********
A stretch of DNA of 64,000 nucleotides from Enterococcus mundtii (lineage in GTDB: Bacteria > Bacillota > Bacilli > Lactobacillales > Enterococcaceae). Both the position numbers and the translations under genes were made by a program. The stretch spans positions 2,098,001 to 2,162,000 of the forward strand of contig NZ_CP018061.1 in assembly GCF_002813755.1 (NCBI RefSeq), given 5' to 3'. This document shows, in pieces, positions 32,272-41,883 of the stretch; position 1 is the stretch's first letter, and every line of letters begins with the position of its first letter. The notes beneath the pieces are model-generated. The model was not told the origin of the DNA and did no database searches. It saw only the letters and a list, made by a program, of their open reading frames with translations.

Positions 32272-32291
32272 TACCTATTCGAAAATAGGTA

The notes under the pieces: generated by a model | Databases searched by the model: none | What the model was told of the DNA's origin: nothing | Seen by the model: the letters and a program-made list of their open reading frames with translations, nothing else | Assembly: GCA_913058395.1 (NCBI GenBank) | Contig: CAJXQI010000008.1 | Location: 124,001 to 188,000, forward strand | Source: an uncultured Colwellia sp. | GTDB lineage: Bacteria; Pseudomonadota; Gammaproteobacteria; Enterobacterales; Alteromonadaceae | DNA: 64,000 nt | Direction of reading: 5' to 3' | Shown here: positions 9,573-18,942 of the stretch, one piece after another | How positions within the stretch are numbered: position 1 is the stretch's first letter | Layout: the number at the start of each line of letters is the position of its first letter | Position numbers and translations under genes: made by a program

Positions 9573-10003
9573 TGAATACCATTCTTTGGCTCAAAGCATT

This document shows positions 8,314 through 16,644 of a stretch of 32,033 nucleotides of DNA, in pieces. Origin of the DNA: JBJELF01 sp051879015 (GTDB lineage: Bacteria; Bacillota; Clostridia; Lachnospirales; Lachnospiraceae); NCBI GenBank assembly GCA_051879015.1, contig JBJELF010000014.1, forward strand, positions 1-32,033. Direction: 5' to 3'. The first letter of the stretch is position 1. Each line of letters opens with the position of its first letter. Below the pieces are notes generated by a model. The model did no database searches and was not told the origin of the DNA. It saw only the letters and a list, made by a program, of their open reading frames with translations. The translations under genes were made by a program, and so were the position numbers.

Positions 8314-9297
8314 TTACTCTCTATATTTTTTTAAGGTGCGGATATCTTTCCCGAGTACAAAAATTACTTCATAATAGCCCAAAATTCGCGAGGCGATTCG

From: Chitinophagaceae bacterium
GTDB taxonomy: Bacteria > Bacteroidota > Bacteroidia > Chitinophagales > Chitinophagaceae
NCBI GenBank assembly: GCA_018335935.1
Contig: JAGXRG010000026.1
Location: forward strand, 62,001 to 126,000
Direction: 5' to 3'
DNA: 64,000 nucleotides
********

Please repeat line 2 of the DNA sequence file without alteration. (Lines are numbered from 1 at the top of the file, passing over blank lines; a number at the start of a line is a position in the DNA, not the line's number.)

Positions 32272-32291